By Gunnar Bantz, Zeitschrift der Strasse
At the start of our chat, Ronny takes me on a short tour of the station area – to “show me a few places”, as he puts it. Behind the railway station, at the spot where he usually sells his papers, we meet Ingo, the man that Ronny has shared this pitch with for years. According to the two of them, the newspapers sell quite well here; especially when the free market is on.
“We can both stand here,” Ronny says, “one on the right and one on the left, and the newspapers go in no time at all.” They constantly change places to avoid taking each other’s customers. There’s no question of either of them becoming jealous of the other, Ronny tells me. A sense of solidarity with other people is important, especially on the street: “If I haven’t got anything, someone else will help me out, and the other way around. That’s how you get along”.
Ronny takes me over to Nelson Mandela Park – the “Elephant Park” – as Ronny calls it. He shows me the statues of the elephants: he introduces me to them, jokes around a bit and starts to tell me a few stories about them. I have to remind him that this profile is about him. Although he was looking forward to meeting me, he tells me that it’s not easy for him to talk about some of the things that have happened in his past.
Ronny pulls his distinctive red cap up from over his sunken face and slowly begins to open up. He was born and grew up in Rostock, but his parents threw him out when he was 18 – because he had “caused too much crap,” he says. A short time later, he was also thrown out of FC Hansa Rostock because he was “drunk too often.” He had already made it into the football league, Ronny says, and at the time he had ambitions to turn professional. Until the alcohol took over. He always kept away from other drugs, but he couldn’t let go of the beer. All in all, alcohol has been with him through the ups and downs of his life, he admits. His father died two years ago, but he has a good relationship with the rest of his family – his mother, two brothers and a sister.
In Rostock he met a young woman from Bremen and moved to Bremen with her; they were together for 20 years. There was alcohol at the end there too, he says, but emphasises that that time it was not “the problem” that caused the relationship to end. After that, Ronny couldn’t find a proper job as a trained heating engineer in Bremen, despite, in his own words “trying really hard”. At some point, he ended up in jail – and had a job folding 300 bread bags a day while he was there. To be able to start the day in prison with a coffee at least, he made sure he folded 50 bags the night before and hid them under the table. “You have to know how to look after yourself so that you get to keep the little joys in life,” he says, smiling. Later, he ended up at the Papageienhaus homeless shelter, which is now closed. His case worker managed to get him a job as a removal man: he worked at Springboard, the non-profit organisation that helps unemployed people get work, for 1.40 euros an hour. He wouldn’t work there now, he says, because he earns more selling the homeless paper Zeitschrift der Strasse.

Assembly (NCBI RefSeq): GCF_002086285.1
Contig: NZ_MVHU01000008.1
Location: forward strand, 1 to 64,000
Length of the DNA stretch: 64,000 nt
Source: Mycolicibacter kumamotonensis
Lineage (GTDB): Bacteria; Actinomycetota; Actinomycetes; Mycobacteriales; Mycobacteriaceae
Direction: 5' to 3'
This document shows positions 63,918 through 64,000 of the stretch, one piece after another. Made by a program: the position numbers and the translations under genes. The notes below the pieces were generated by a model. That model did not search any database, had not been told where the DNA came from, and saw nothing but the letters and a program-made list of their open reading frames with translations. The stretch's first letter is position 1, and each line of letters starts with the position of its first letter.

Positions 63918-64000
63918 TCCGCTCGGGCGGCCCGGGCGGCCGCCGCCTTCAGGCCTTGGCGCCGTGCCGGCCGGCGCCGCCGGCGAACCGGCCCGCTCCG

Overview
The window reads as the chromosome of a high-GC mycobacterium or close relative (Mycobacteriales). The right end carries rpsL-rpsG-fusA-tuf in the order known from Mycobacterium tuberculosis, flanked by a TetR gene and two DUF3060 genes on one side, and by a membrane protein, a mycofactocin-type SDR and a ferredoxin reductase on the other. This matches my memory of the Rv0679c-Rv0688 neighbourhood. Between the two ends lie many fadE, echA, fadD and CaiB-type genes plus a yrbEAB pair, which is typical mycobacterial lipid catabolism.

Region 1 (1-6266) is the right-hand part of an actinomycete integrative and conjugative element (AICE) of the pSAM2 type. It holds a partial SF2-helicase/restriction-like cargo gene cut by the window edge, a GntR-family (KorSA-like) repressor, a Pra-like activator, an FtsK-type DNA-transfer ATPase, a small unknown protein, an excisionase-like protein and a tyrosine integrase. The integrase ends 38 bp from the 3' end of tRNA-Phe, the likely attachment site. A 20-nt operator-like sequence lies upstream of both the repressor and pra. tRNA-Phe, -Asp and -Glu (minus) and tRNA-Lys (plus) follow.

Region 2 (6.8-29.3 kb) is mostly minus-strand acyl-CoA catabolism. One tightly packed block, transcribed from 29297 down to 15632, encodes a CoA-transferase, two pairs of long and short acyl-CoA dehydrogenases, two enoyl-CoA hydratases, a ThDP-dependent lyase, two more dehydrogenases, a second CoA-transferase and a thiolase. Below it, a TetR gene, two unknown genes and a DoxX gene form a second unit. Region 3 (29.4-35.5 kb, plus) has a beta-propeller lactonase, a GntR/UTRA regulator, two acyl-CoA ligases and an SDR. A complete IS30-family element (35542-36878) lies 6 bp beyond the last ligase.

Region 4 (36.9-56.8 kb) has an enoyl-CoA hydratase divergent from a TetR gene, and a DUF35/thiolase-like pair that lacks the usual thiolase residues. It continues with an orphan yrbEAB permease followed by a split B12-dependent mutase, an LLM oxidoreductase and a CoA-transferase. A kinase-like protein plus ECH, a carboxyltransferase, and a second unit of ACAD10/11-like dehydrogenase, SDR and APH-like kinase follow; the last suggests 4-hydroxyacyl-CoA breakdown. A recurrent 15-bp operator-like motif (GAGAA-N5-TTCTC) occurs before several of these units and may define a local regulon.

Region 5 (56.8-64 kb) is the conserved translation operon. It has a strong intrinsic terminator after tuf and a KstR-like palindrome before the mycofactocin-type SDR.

We walk through the station and arrive just as the food is being given out at the soup kitchen. Ronny knows a lot of people here, so our conversation is briefly interrupted. After he’s done the rounds of his friends, his thoughts and stories return to the present. Ronny is living in a room in Findorff at the moment. He seems satisfied with it. As well as his job selling newspapers, he helps any neighbours who have trouble getting around by doing their shopping for them, helping assemble furniture for them and doing minor repairs. He usually gets some financial compensation for his trouble. On Mondays and Fridays, he volunteers from 3 o’clock onwards at the Cinemaxx by the Overseas Museum, where he gives out food cooked by members of a private Facebook group: the members talk to each other over the internet, cook the food at home and then bring the food to the cinema. When I visit him there, he proudly shows me his new trainers. His “boss” has just given them to him as a thank you. They are a luminous orange colour. “They do stand out, which is not so great.” he says, looking over at his old shoes and laughing.
Ronny has two wishes. At some point, he hopes to play a charity match with his football team at the Weser Stadium against Werder Bremen’s professional team. “Five euros to get in and the proceeds to go towards helping the homeless – that would be a good thing to do!” he says. And, what’s more, they’ve already trained with Werder Bremen in the last year. A proper game would be the next step. Now he wants to get it organised, Ronny says.
His second wish is to fly to Las Vegas – or to see his family in Canada. He doesn’t have the money at the moment. But he remains optimistic all the same.
Translated from German by Sean Morris